The swift collapse of cryptocurrency exchange FTX sent more shockwaves through the crypto world on Thursday, with authorities now investigating the firm for potential securities violations and analysts bracing for a further downturn in crypto prices.
FTX had agreed earlier this week to sell itself to bigger rival Binance after experiencing the cryptocurrency equivalent of a bank run. Customers fled the exchange after becoming concerned about whether FTX had sufficient capital.
A person familiar with matter said that the Department of Justice and the Securities and Exchange Commission are examining FTX to determine whether any criminal activity or securities offenses were committed. The person could not discuss details of the investigations publicly and spoke to The Associated Press on condition of anonymity.
This week's developments marked a shocking turn of events for FTX CEO and founder Sam Bankman-Fried, who was hailed as somewhat of a savior earlier this year when he helped shore up a number of cryptocurrency companies that ran into financial trouble.
The investigation into Bankman-Fried and FTX by those in the crypto world as well as securities regulators is centering on the possibility that the firm may have used customers' deposits to fund bets at Bankman-Fried's hedge fund, Alameda Research. In traditional markets, brokers are expected to separate client funds from other company assets. Violations can be punished by regulators.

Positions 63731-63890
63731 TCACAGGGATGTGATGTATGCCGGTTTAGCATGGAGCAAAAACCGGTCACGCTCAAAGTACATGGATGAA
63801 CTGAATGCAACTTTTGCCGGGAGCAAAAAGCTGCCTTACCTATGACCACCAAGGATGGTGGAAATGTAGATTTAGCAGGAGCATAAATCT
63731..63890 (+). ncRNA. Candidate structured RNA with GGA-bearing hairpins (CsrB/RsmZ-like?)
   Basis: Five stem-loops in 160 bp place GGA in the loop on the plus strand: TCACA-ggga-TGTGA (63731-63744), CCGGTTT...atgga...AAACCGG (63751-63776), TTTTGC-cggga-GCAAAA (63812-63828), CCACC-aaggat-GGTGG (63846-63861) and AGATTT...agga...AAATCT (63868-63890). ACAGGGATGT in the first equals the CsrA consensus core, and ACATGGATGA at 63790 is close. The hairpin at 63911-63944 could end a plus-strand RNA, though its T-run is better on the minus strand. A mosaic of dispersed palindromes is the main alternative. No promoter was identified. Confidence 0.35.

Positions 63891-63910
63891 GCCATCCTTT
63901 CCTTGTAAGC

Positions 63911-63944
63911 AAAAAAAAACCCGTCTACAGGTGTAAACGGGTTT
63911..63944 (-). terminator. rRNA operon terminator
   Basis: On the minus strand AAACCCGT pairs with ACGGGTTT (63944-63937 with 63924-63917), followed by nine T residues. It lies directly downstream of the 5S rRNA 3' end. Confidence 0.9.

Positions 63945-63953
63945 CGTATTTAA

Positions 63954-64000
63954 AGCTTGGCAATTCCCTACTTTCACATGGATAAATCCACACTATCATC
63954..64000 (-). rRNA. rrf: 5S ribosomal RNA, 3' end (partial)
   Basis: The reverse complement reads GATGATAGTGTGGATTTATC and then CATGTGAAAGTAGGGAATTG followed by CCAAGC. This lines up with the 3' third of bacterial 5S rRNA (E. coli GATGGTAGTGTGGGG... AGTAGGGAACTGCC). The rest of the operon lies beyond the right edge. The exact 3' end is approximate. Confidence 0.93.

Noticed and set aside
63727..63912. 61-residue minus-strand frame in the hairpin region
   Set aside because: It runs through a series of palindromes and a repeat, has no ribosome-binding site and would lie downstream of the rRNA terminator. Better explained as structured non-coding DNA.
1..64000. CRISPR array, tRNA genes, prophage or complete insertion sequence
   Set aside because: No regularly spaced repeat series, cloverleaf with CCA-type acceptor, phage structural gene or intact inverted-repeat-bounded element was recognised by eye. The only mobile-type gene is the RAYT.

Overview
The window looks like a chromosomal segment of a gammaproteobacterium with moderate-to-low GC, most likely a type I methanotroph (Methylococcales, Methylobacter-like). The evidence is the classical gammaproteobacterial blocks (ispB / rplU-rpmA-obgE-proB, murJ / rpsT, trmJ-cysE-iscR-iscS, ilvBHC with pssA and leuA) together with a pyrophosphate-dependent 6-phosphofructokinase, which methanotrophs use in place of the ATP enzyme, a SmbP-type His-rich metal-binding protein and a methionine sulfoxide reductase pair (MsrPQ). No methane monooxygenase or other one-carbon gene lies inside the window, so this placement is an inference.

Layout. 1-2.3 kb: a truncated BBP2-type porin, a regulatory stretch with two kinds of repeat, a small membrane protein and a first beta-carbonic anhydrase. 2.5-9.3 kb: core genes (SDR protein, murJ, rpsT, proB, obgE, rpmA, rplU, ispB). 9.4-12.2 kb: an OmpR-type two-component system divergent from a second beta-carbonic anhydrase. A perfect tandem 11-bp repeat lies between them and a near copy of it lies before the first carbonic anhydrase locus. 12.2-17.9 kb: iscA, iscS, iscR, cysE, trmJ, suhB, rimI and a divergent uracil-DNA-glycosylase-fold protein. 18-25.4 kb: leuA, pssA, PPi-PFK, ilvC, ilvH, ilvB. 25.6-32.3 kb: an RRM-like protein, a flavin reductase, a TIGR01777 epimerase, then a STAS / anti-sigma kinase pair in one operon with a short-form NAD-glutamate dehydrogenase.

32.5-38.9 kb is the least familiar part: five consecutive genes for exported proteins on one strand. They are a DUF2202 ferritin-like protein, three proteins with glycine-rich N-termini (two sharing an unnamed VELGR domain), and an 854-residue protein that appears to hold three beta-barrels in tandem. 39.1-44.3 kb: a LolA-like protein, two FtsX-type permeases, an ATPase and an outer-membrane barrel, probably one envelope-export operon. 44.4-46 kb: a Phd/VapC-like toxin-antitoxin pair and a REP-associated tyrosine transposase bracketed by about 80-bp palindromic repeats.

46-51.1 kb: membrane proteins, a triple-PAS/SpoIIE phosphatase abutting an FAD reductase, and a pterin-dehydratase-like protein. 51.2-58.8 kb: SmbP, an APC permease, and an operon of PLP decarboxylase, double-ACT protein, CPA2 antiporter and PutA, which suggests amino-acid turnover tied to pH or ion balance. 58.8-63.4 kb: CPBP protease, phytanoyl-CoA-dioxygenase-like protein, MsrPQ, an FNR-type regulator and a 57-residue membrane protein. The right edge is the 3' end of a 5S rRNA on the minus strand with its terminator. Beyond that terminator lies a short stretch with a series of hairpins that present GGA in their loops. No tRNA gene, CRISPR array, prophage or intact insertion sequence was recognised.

Meanwhile, investors in popular digital currencies got some relief from the latest crypto crisis Thursday after days of selling. The gains came after a government report showing inflation cooled a bit last month gave a lift to riskier assets.
The crypto world had hoped that Binance, the world's largest crypto exchange, might be able to rescue FTX and its depositors. However, after Binance had a chance to look at the books of FTX, it became clear that the smaller exchange's problems were too big to solve.
A person familiar with the dealings between FTX and Binance described the books as a “black hole” where it was impossible to differentiate between the assets and liabilities of FTX the exchange and those of Alameda Research. This person spoke on condition of anonymity because they weren't authorized to speak publicly about the matter.
This person said Bankman-Fried committed the “ultimate sin” by tapping into FTX's custodial assets to fund Alameda Research.
In a further illustration of FTX's financial straits, Bankman-Fried asked his investors Wednesday for $8 billion to cover withdrawal requests, according to The Wall Street Journal, citing unnamed sources.
In a series of Tweets on Thursday, the FTX founder and CEO said that he did not have enough liquidity to cover withdrawals and that he was more leveraged than he had thought.
“I f***ed up, and should have done better,” he said.
The collapse of the cryptocurrency's third largest exchange is likely to cause further disruption across the entire crypto world, analysts say, meaning Thursday's rally could be temporary.
"The unwinding of FTX, as well as its shock of confidence to the system, will cause crypto prices to fall even further leading to “a new cascade of margin calls,” said analysts at J.P. Morgan in a note to investors. This would be similar to the selloff that happened after the collapse of the stable coin Terra earlier this year, where prices continued to decline weeks after its failure.
“This deleveraging is likely to last for at least a few weeks unless a rescue for Alameda Research and FTX is agreed quickly,” J.P. Morgan analysts wrote.
The crypto industry is waiting to see what other companies are impacted by the FTX collapse. The venture capital fund Sequoia Capital said Thursday it is writing down its entire $150 million (nearly Rs. 1,200 crore) investment in FTX.